Read More »from Release of Zehaf-Bibeau video coming as fear of terrorism on the rise in Canada
  • (Photo: Thinkstock)(Photo: Thinkstock)

    You’ve probably never heard of Karl Ove Knausgaard, unless you happened on the flap he caused in the last few days by trashing the eating habits of Newfoundlanders in a New York Times Magazine article.

    Knausgaard is a Norwegian author best known for a six-part, 3,500-page memoir entitled Min Kamp (My Struggle), which should not be connected in any way with an identically titled book by a certain political leader in Germany in the 1920s.

    Social media is still rippling with reaction to Knausgaard’s observation that almost everyone he encountered in a restaurant in St. Anthony, N.L., during a trip to visit abandoned Viking settlements at L’Anse aux Meadows was fat, and apparently proud of it.

    “Everyone in the place, except the waiter, was fat, some of them so fat that I kept having to look at them,” Knausgaard said, recalling his dinner at a place called Jungle Jim’s.

    “I had never seen people that fat before. The strange thing was that none of them looked as if they were trying to hide

    Read More »from Norwegian author's fat comment hits Canadians' self-esteem
  • Photo: ThinkstockPhoto: Thinkstock
    A controversial decision involving a First Nations girl refusing chemotherapy may not be final just yet, as the ministers from the Ontario auditor general's office are still in talks discussing the best way to resolve the matter.

    Provincial justice officials asked the parties involved to agree to extend the deadline for filing an appeal.

    “I can confirm that the appeal period for the Hamilton Health Sciences matter has been extended by agreement to March 13. The family and the Government of Ontario are continuing to discuss the most respectful and effective ways to provide for this child’s health care,” Christine Burke, spokeswoman for the minister, said in an emailed statement.

    “As the matter may be before the courts, and out of respect for the family’s privacy, it would be inappropriate to comment further.”

    J.J.’s case is dishearteningly similar to that of Makayla Sault, the 11-year-old from the New Credit First Nation who died of a stroke in January, after quitting chemotherapy in

    Read More »from Ontario AG seeks steps into case of First Nations girl who quit chemo
  • Donny Ouimette was identified as one of the men killed in the shooting at a Toronto McDonald's. (Facebook)Donny Ouimette was identified as one of the men killed in the shooting at a Toronto McDonald's. (Facebook)

    The security guard at the centre of the double-fatal shooting at a Toronto McDonald’s is assisting police in their investigation, but faces intense scrutiny and possible criminal charges surrounding the use of his firearm.

    The guard, whose name has not been released, stopped for food at the east end McDonald’s on Danforth Avenue near Coxwell Avenue at about 3 a.m. on Sunday when an altercation broke out and two men were fatally wounded. The guard suffered a gunshot injury to his hand.

    Security expert Chris Menary, author of The Canadian Security Professionals Guide, said police will examine every aspect of the shooting, including whether the guard was following the strict rules that govern the use of firearms by licensed security workers.

    “Unless he was dropping cash there, he is going to have a real hard sell as to why he pulled his firearm unless the men tried to get his firearm or pulled a knife on him, because Ontario has strict rules for storage and use,” Menary said in an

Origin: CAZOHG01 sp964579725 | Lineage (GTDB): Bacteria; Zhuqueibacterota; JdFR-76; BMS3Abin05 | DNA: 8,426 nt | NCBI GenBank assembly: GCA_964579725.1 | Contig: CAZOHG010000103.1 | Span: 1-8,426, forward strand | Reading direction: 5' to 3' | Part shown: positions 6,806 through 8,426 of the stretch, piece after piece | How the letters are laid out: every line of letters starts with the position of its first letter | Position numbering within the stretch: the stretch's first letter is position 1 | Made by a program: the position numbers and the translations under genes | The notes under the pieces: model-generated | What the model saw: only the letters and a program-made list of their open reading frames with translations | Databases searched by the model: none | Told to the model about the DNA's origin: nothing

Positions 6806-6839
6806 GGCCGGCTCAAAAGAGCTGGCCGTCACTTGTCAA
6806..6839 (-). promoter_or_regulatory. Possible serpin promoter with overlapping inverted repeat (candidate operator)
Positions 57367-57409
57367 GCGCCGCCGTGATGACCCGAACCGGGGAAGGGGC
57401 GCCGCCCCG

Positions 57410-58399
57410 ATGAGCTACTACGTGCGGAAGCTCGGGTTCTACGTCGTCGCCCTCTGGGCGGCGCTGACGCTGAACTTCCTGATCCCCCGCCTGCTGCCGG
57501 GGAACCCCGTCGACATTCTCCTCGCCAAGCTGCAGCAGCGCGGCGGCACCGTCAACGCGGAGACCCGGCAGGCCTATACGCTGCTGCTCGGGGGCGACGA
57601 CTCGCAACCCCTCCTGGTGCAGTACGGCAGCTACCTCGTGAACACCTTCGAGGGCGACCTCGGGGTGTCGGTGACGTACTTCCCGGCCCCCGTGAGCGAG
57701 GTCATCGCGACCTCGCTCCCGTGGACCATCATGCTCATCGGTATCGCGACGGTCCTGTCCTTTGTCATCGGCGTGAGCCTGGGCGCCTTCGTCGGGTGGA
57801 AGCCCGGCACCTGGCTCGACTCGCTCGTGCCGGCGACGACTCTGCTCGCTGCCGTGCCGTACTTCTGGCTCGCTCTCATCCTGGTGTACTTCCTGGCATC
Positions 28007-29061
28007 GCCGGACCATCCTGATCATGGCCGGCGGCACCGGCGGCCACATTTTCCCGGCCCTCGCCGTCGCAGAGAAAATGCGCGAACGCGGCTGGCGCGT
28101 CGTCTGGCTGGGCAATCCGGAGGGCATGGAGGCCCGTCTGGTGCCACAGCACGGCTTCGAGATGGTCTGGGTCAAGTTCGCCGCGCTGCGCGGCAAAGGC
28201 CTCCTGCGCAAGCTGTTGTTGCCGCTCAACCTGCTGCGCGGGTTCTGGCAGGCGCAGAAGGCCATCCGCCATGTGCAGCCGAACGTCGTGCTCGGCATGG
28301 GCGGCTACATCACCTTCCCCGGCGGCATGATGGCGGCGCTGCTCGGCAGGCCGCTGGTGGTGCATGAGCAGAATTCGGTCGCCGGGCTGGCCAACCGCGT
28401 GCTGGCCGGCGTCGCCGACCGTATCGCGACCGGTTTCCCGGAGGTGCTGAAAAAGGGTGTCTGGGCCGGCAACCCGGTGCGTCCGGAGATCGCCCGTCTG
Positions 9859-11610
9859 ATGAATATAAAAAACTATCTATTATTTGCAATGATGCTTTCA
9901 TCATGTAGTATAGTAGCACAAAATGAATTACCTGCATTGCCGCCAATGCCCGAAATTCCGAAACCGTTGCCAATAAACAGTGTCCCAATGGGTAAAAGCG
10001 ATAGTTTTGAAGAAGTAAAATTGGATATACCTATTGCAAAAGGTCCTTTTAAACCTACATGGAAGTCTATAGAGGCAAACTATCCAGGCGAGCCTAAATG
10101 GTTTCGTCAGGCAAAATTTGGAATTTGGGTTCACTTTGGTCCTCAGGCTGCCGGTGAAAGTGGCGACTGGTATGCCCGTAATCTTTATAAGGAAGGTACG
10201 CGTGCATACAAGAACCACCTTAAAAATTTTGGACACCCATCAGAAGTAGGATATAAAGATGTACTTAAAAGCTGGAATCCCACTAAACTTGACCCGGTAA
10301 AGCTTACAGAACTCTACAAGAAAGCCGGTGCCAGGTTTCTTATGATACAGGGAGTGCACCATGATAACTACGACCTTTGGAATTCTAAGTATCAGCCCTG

Read More »from Security guard's use of firearm in fatal McDonald's shooting draws police scrutiny
  • York University cancels classes amid strike (CBC)York University cancels classes amid strike (CBC)

    With classes out at York University and picket lines up at the University of Toronto, post-secondary students in Toronto officially have more to worry about this school year than their grade point average.

    So far, any bad blood being spilled in the dispute has beencontained to the striking teaching assistants (members of the Canadian Union ofPublic Employees) and their university employers.

    Many of those whose education, and, some say, potential future employment, has been impacted are taking it pretty well.

    “Everyone has a right to fight for a better life,” a University of Toronto student, identified as Svetlana Davidchuk, told CBC News.

    Then again, it’s no longer unusual to see picket lines up at schools, as well as other public institutions.

    Strikes resulting from severe austerity measures feature heavily in the headlines we read about Greece’s struggling economy. But Canadians in various industries aren’t immune from similar problems as budgets shrink and concerns rise over

    Read More »from University students out of classrooms again as Toronto teaching assistants strike
  • It’s not unusual to find a surprise inside a box of cereal. Often it’s good, like a coupon or a little toy. Sometimes it’s something nasty, which warrants a stern letter to the manufacturer of said cereal.

    And sometimes it's poignant, like the surprise high school teacher Stephane Gaudette got when he opened a box of Kellogg’s Frosted Flakes on Monday morning. The wax paper package inside contained this message:

    “This is the very last bag of Canadian cereal for the Canadian market from Kellogg’s London Ontario plant. Fri. Dec. 5, 2014.”


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    The bag was signed by three workers who’d been employed at the nine-decade-old plant between 24 and 29 years.

    According to the London Free Press, Kellogg’s London plant shut down for good on Dec. 21, putting 500 people out of work. It made 27 cereals, including Corn Flakes, Frosted

    Read More »from Farewell message on Frosted Flakes also a fitting epitaph for branch plants